Nut carving, boab wood, carved by Jack Wherra, Derby, Western Australia, Australia, 1950 - 1960
This boab nut was carved by Jack Wherra in Western Australia during the 1950s.
By the time McCaffrey was in the Kimberley, boab nuts were carved in a range of styles that included the traditional geometric and traditional figurative modes as well as an advanced naturalistic style. McCaffrey collected more than ninety decorated boab nuts. This collection includes thirty-nine nuts carved by Ngarinyin artist Jack Wherra; at least nineteen of which are documented on tape or in McCaffrey's notes.
There is a great deal of material on the manner of carving, tools used, sequences followed in the carving process and finally a rationale created by Jack to create a narrative after the nut is completed. The stories that Jack creates call upon his own life history as well as both secular and ritual knowledge. Transcriptions of the data on eight of the nuts are to be found in McCaffrey's handwritten notes. A further forty-one nuts are carved by other artists, including Wattie Karruwara, in a more traditional fashion that reflects either the geometric or figurative style.
Jack Wherra a Ngarinyin man who had spent eighteen years in jail and was only released in early 1964 from Broome Regional Prison, was probably the best known of all Kimberley Aborigines. His skill as a tracker won him the respect of the authorities. He also won fame as a carver of boab nuts. According to one report Jack used a three inch nail and pieces of broken glass to create his works. Pocket knives were possibly forbidden to him in prison. Jack had also taken boab nut carving to a further dimension, by dividing the surface of the nut into a series of discrete and regular compartments in which he could develop a narrative sequence. His inspiration for this technique came from comic books that he accessed in prison. Not all of Jack's narratives flowed sequentially through the run of cameos that he had delineated on a nut. Depending on what he 'saw' and subsequently carved, the space could contain images of people and events or views of the Kimberley landscape - the 'environment' in which the action of the narrative occurs.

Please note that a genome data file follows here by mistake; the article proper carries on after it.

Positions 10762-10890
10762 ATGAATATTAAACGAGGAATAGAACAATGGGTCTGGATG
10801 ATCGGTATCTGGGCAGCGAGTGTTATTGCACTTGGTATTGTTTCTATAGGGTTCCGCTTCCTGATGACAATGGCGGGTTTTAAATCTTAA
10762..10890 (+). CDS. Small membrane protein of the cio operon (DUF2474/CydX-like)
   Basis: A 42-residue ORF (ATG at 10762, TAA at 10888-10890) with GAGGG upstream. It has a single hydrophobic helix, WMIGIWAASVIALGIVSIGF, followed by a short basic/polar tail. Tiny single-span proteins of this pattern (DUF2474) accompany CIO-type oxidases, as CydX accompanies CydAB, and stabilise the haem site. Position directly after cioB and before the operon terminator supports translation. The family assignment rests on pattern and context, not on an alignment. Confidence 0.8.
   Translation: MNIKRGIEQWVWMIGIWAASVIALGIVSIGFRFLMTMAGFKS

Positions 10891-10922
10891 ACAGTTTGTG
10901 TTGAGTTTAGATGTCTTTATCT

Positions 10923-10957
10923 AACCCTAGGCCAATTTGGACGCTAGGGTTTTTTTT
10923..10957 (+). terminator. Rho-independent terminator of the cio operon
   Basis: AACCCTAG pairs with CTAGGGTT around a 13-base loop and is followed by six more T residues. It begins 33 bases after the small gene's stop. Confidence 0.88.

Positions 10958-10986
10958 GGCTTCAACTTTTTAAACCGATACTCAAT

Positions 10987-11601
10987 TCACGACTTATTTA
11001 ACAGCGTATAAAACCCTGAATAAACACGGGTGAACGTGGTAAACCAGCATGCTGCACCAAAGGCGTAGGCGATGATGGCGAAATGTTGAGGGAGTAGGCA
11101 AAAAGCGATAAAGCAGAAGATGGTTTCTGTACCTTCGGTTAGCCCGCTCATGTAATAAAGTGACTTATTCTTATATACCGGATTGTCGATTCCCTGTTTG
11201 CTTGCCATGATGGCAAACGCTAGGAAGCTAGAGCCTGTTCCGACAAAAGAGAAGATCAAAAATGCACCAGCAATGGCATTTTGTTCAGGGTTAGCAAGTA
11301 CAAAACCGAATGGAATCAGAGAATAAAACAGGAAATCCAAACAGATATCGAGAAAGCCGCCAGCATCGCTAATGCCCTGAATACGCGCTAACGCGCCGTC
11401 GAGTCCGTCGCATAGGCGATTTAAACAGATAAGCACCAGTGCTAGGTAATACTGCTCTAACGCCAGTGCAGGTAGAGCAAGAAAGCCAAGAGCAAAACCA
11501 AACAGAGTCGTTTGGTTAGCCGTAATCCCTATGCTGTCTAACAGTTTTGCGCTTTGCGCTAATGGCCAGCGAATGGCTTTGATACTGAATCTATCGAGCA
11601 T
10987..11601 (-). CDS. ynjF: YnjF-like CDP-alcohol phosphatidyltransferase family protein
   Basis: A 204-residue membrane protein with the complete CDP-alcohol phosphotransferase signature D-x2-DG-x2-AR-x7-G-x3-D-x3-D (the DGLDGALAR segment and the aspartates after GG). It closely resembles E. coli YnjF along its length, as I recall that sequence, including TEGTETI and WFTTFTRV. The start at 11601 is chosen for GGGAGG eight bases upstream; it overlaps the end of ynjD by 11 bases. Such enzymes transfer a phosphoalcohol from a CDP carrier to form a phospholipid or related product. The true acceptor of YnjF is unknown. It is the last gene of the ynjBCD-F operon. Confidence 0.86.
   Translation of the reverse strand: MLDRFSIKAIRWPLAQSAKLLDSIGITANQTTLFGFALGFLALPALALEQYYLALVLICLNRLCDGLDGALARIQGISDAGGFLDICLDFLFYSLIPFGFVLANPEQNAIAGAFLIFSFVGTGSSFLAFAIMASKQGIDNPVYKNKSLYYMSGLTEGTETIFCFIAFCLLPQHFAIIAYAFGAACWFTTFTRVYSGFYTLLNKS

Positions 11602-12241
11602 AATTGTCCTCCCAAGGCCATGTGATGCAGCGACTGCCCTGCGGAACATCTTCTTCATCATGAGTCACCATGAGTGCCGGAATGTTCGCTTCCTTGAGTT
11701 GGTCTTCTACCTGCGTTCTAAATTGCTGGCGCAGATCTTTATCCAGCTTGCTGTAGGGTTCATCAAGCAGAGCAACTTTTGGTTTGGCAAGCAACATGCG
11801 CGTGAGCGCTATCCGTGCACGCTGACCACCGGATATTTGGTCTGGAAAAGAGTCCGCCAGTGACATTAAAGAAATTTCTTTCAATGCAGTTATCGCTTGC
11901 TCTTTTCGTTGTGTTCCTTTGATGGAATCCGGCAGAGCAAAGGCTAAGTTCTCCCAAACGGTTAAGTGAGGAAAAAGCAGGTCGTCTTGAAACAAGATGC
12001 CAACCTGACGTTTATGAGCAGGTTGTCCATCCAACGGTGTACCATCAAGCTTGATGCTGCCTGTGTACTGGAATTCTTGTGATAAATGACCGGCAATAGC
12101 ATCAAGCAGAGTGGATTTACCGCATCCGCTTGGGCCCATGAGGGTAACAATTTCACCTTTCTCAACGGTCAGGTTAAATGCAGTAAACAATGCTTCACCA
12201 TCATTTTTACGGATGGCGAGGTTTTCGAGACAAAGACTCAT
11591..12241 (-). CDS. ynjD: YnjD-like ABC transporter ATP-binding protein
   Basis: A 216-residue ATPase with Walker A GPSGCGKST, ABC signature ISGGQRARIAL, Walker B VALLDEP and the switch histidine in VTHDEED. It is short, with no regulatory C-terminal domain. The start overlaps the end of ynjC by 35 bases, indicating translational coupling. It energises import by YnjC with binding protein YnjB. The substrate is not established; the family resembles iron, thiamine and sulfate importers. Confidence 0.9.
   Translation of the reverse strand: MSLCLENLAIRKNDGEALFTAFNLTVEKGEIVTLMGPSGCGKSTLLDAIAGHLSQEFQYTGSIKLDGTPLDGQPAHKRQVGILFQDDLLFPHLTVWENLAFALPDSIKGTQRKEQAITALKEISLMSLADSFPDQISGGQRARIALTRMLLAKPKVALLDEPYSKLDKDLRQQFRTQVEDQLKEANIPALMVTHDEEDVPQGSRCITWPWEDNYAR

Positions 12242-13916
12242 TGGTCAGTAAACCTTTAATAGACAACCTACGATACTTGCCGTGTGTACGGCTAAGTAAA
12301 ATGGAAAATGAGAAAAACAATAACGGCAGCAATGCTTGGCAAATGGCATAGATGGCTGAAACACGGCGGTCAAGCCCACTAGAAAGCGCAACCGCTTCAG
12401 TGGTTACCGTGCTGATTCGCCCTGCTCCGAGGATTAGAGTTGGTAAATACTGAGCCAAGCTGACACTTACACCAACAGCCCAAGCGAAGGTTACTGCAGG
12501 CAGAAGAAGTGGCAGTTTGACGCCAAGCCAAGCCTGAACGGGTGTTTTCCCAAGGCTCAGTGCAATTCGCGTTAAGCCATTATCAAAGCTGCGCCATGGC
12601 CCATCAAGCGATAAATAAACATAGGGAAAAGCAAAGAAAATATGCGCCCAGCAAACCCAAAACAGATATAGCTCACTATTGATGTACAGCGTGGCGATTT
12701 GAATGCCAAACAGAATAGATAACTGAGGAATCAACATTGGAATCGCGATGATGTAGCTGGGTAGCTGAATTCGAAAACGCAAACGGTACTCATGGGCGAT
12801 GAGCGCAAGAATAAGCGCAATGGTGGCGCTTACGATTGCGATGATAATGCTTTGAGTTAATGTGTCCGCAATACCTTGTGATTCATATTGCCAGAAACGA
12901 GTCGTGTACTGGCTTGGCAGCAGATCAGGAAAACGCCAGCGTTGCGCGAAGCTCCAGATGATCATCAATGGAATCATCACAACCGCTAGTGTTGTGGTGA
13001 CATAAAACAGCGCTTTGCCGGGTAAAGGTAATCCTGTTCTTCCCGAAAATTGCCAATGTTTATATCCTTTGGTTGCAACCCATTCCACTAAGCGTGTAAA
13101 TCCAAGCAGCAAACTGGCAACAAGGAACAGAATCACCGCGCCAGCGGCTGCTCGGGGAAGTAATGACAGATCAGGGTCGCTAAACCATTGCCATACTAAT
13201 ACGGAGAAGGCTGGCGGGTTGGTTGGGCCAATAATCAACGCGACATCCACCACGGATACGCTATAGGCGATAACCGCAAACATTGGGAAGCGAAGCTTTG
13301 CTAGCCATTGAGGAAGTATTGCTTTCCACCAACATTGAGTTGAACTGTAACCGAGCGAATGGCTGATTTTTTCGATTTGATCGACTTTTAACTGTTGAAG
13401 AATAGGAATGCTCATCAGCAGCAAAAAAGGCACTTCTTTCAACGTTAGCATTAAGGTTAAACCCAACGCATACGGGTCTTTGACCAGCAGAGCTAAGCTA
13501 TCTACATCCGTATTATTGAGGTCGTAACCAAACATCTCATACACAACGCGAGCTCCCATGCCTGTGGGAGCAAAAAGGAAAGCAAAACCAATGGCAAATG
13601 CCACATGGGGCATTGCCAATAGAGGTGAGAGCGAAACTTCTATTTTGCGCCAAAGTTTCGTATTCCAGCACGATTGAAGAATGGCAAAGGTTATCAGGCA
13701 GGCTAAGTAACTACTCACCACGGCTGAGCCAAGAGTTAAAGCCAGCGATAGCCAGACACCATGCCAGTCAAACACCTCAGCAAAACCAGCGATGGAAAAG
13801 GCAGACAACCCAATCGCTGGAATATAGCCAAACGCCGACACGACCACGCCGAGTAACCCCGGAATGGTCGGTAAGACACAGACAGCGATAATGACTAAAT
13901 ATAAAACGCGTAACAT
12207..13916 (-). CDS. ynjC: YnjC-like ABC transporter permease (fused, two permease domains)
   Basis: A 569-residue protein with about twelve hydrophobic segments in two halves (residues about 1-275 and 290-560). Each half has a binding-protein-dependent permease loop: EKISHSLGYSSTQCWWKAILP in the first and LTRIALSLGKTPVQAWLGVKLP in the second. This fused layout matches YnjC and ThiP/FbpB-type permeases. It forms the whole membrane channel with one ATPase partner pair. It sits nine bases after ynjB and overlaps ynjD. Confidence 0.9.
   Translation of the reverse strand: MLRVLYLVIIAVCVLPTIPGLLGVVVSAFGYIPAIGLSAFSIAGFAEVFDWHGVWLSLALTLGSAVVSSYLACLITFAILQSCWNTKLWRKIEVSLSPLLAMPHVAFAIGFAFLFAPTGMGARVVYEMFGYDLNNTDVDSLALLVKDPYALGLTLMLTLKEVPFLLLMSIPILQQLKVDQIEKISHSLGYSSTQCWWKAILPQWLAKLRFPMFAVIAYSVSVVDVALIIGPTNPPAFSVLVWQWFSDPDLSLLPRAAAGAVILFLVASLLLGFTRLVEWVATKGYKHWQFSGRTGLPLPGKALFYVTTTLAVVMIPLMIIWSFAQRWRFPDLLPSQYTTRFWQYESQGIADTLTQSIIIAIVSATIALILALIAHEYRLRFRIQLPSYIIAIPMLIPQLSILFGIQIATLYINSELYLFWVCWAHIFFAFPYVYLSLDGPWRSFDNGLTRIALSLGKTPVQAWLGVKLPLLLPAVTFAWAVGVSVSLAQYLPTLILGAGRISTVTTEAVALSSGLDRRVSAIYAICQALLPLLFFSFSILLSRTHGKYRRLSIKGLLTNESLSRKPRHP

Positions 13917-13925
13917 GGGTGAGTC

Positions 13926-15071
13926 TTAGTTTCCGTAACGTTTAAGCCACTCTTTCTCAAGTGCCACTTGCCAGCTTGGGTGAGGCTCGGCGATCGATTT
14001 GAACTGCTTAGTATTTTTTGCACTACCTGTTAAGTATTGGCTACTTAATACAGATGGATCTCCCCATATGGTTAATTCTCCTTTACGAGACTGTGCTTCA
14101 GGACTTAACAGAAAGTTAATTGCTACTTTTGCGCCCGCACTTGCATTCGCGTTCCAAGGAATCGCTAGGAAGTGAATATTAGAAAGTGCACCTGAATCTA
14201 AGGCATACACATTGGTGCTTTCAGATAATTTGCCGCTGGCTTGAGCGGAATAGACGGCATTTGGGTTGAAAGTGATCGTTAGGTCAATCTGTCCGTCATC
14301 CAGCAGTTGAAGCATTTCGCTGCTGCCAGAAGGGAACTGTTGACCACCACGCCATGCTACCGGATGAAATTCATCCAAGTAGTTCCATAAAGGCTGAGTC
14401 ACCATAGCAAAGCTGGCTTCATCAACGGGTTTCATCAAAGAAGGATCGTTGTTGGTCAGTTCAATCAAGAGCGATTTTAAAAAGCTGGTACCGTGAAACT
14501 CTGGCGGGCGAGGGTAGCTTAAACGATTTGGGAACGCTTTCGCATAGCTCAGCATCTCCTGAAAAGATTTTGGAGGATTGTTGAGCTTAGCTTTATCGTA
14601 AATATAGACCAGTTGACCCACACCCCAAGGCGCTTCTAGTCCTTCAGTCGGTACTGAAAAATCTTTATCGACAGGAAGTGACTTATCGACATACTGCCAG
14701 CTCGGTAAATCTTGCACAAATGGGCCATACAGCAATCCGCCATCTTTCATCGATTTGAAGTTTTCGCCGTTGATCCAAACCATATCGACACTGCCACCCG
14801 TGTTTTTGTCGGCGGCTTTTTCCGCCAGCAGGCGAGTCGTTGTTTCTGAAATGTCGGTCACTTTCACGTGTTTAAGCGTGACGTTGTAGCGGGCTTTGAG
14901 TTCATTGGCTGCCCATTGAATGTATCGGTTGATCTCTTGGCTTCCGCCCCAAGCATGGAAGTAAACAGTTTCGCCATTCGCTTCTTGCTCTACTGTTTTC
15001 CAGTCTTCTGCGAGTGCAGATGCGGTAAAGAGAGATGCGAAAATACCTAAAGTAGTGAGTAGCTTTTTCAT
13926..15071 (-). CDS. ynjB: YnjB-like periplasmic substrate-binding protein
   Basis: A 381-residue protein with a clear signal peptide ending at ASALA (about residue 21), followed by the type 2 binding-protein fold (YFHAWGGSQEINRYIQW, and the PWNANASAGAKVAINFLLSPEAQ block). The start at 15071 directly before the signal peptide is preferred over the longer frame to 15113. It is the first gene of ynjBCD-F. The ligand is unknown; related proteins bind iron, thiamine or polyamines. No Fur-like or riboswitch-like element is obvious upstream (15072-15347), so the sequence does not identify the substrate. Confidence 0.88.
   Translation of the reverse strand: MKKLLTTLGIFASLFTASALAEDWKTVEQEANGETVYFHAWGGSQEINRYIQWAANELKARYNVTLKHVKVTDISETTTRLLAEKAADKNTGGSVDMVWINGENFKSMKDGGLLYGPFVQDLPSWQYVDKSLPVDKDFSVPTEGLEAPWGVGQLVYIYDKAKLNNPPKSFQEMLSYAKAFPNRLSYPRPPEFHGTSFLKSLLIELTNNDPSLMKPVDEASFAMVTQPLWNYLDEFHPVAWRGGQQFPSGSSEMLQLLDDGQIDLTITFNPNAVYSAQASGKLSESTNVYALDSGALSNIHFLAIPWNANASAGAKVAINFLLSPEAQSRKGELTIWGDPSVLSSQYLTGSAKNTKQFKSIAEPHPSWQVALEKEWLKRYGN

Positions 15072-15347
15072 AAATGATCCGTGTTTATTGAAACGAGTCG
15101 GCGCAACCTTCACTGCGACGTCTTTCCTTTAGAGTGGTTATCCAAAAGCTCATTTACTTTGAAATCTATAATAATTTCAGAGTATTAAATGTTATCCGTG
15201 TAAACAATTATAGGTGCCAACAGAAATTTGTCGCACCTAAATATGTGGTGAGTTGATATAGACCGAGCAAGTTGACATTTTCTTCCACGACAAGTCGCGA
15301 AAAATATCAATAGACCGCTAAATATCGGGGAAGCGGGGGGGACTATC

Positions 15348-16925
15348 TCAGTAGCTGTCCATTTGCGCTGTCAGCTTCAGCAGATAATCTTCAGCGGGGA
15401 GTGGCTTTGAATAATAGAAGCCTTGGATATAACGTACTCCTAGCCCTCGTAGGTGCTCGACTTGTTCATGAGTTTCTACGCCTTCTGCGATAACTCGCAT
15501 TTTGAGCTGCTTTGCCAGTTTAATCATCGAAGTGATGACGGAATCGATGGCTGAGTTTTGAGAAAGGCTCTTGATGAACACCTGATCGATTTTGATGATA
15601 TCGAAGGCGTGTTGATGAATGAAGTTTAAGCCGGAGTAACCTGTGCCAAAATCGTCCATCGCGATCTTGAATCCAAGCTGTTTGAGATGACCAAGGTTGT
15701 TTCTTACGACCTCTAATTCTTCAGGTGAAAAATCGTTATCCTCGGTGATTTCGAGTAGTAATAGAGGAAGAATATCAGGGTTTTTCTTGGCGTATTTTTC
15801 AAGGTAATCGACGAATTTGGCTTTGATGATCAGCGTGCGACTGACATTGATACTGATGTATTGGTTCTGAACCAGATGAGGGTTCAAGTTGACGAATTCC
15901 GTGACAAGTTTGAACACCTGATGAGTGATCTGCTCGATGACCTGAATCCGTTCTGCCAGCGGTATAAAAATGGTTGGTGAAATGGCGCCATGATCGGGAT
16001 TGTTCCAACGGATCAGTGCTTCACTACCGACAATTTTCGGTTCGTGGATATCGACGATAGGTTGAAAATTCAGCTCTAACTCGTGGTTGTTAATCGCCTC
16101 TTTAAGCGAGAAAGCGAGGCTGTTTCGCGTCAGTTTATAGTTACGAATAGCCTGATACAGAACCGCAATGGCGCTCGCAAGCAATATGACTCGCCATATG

It is apparent from McCaffrey's notes that Jack developed the narrative after he had completed the carving. It is in the recording of these narratives that one finds a vast body of information about a wide range of aspects of Indigenous experience. It is as if each of his images has acted as a mnemonic trigger that permits Jack to transmit orally a body of knowledge not apparent in the imagery itself.
McCaffrey was interested in this knowledge and in the manner in which Jack developed the narrative. He was also vitally interested in learning how jack perceived images in the surface of a nut, prior to executing the work. A number of records contain dialogues or information on what it is Jack sees or does not see before he commences carving. While McCaffrey in one brief essay nominates Wattie Karruwara as an 'Eidetic Artist', it is clear from his notes that he certainly saw Jack as an artist who sought and used eidetic imagery.
Sotheby's Catalogue, The John McCaffrey Collection of Kimberley Art, July 2003
Pg 70 - 71